Yankees, Mets, trade rumors, free agents, off-the-wall predictions and other MLB musings.
Which of the walk-year all-stars will actually walk?
We put out our annual Walk-Year All-Star team yesterday on Newsday's website. Last year's such squad looked like this:
C: Ramon Hernandez
1B: Albert Pujols
2B: Kelly Johnson
SS: Jose Reyes
3B: Jose Bautista
LF: Josh Willingham
CF: Carlos Beltran
RF: David DeJesus.
DH: David Ortiz.
RHP: Edwin Jackson
LHP: C.J. Wilson
Closer: Jonathan Papelbon
Of these 12 players, only two haven't switched teams in the past year: Bautista never made it to free agency, signing a five-year extension with Toronto just as the Blue Jays' 2011 camp kicked off, while Ortiz entered free agency and accepted arbitration from Boston.
So just for the heck of it, which of this year's dozen are most likely to forego free agency? And which will still be members of their current teams a year from now?
Let's start with "Most likely to stay put" and work our way to "Most likely to be wearing a different uniform."
1. Mariano Rivera, closer. As mentioned in Rivera's write-up, the 42-year-old will either be retired a year from now, or he'll be starting his fifth Yankees contract since accruing enough service time for free agency. Right now, I'm betting on retirement. But I'm betting only a little.
2. David Ortiz, DH. Yeah, he's this squad's DH again, and he learned over the winter that his best ticket to continued good salaries - in this era when many clubs aren't looking for a 150-game DH - was to accept arbitration. The free-agent compensation system changes next winter, but if Ortiz can approach his 2011 numbers this coming season, it might behoove the Red Sox to offer the assigned one-year contract for 2013 (for probably about $13 million), knowing that Ortiz would likely accept it.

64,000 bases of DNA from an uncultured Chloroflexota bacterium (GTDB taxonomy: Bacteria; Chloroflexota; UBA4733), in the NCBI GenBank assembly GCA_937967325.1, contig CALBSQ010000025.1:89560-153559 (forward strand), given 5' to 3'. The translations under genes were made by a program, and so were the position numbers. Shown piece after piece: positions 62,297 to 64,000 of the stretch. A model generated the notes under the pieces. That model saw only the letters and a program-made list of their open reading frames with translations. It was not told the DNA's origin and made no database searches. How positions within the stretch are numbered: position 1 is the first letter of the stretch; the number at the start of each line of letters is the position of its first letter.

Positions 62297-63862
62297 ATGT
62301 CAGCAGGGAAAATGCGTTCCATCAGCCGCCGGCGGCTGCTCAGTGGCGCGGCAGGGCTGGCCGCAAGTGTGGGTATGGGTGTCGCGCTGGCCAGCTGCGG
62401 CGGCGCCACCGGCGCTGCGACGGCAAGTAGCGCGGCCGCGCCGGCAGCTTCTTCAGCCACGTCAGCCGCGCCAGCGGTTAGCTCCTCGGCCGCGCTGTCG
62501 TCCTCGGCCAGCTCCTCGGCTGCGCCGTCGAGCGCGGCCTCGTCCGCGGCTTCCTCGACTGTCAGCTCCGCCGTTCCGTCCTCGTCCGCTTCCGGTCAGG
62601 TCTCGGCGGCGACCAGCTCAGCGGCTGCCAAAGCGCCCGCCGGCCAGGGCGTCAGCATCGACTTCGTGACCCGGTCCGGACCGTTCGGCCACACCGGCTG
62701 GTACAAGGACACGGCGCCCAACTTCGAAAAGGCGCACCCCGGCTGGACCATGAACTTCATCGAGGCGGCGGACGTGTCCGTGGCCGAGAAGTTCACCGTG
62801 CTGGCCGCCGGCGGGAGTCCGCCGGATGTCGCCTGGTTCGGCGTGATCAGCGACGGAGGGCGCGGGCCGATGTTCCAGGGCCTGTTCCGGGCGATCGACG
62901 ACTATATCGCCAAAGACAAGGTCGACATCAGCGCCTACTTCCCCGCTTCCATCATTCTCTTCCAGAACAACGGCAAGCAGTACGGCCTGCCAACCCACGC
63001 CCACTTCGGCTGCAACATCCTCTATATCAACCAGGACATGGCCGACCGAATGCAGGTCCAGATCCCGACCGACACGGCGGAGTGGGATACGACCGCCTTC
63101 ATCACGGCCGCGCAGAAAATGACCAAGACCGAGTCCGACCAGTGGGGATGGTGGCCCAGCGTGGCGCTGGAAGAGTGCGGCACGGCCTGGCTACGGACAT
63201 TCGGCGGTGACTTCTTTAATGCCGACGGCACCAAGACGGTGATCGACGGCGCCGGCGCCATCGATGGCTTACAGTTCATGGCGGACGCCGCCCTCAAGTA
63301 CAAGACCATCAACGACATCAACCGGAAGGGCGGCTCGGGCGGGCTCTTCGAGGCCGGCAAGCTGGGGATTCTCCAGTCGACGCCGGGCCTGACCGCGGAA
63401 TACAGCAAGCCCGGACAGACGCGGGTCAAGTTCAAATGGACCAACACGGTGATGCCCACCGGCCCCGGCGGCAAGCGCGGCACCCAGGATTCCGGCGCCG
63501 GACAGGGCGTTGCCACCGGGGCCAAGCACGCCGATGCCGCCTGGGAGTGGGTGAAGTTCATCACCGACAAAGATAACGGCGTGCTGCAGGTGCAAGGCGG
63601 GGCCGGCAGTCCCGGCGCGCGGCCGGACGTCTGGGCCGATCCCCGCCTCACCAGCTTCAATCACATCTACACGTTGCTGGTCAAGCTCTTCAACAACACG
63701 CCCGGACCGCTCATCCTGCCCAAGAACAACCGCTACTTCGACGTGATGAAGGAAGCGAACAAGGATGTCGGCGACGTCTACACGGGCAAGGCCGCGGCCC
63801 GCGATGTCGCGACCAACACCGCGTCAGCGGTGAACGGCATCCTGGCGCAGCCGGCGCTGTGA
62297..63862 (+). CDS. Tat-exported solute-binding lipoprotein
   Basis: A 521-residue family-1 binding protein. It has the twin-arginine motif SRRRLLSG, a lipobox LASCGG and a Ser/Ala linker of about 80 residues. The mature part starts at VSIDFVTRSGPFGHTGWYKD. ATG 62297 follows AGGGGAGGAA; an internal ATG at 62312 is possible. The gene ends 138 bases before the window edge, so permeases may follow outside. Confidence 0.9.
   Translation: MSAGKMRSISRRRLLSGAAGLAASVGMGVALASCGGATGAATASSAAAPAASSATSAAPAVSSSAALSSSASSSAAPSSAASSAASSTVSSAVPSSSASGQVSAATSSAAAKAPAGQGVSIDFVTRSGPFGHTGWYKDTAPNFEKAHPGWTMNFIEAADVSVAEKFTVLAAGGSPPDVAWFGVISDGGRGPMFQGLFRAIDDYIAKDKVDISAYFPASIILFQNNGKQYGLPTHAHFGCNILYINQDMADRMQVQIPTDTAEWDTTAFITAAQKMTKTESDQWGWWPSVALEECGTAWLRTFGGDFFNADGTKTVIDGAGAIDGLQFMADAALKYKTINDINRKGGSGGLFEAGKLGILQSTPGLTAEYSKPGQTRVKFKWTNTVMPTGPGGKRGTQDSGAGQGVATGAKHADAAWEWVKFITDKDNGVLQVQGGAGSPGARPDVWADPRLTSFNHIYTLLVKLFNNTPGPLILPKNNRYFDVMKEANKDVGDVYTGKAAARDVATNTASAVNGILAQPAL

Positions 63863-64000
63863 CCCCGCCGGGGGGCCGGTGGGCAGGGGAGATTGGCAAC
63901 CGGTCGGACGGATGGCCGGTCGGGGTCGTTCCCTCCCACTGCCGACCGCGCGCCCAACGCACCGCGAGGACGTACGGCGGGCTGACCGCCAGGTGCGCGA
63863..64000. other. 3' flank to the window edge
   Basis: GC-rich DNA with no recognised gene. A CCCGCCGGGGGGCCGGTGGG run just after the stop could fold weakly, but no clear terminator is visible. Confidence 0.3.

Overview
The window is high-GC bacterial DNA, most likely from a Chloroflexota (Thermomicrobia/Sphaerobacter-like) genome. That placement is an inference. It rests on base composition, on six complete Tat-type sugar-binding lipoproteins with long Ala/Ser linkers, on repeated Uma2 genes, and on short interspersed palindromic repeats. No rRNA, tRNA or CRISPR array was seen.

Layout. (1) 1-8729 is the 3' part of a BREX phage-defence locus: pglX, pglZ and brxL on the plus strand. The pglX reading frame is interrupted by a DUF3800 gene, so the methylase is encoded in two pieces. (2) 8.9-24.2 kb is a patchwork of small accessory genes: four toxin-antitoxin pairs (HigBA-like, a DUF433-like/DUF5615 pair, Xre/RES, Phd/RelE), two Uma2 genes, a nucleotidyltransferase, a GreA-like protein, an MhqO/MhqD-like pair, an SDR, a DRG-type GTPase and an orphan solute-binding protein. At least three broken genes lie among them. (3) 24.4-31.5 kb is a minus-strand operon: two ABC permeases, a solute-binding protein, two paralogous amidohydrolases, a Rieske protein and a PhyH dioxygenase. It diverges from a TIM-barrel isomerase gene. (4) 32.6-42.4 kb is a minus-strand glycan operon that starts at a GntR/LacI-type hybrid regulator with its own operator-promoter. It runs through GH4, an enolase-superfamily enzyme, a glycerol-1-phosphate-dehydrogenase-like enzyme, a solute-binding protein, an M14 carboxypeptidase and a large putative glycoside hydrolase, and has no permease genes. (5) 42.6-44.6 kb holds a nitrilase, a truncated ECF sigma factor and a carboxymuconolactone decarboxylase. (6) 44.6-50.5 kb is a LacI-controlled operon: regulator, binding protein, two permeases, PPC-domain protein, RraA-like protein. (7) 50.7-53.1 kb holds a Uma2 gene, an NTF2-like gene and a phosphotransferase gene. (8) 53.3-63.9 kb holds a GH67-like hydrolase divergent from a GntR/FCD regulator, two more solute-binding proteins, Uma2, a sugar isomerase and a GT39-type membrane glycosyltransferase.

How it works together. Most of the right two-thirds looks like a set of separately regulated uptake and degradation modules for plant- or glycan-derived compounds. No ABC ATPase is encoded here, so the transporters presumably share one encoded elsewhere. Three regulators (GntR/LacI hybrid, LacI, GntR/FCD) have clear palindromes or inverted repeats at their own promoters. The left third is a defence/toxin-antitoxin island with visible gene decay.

3. Lance Berkman, 1B. Not yet finished with a monster, rebound season, Berkman passed up free agency and re-upped with the Cardinals last September. Chasing every last dollar has never been a priority for him, and he seems very content in St. Louis.
4. Scott Rolen, 3B. A repeat of '11 might send him right to retirement. But if he can bounce back at 37, then he sure loves playing near his Indiana home.
5. Cole Hamels, LHP. I know there's much pessimism surrounding a re-upping of this relationship, but I'm skeptical of the skepticism . The Phillies have never let a player of Hamels' caliber depart in their five-years-and-running stand atop the NL East. And as far as we can tell, Hamels is happy in Philly.
6. Yadier Molina, C. He's beloved in St. Louis and likes it there, and the departure of Albert Pujols gives the Cardinals more funds to retain Molina for the long run. Yet given his all-around game and the paucity of catchers out there, he will be in high demand.
7. Josh Hamilton, LF. His free agency will be particularly interesting because of his age (31 next winter), litany of injuries and well-publicized substance abuse history that flared up recently. The Rangers, for better or worse, have the best grasp of Hamilton's assets and liabilities.
8. Nick Swisher, RF. A fourth straight successful season in Yankees pinstripes would make him quite attractive on the market. The Yankees appreciate his production, yet they also listened seriously to trade offers earlier this winter before opting to retain him. You never rule out the Yankees retaining a high-quality player, but Swisher's agent Dan Lozano will be looking for the top deal, and I wonder whether the Yankees will offer the one-year, $13-milllionish contract and gladly accept compensation draft picks when Swisher turns that down and signs elsewhere.
9. Matt Cain, RHP. The Giants didn't spend much this offseason, and they might just wish Cain well so they can focus on retaining Tim Lincecum, who reaches free agency after 2013.
10. Kelly Johnson, 2B. With the one-year compensation offer unlikely, and with the Blue Jays a longshot to seriously contend, Toronto GM Alex Anthopoulos could shop Johnson at the deadline.
11. Stephen Drew, SS. He'll be in demand, given the low supply of shortstops.
12. Michael Bourn, CF. Like Drew, he's a Scott Boras client, which means free agency is a virtual certainty. If he can deliver an upcoming season similar to his 2011 campaign, Bourn would be the sort of toolsy player who generates Hot Stove excitement. And the Braves generaly don't let themselves get caught up in open-market silliness.
--Stop by later for the final contest of the week.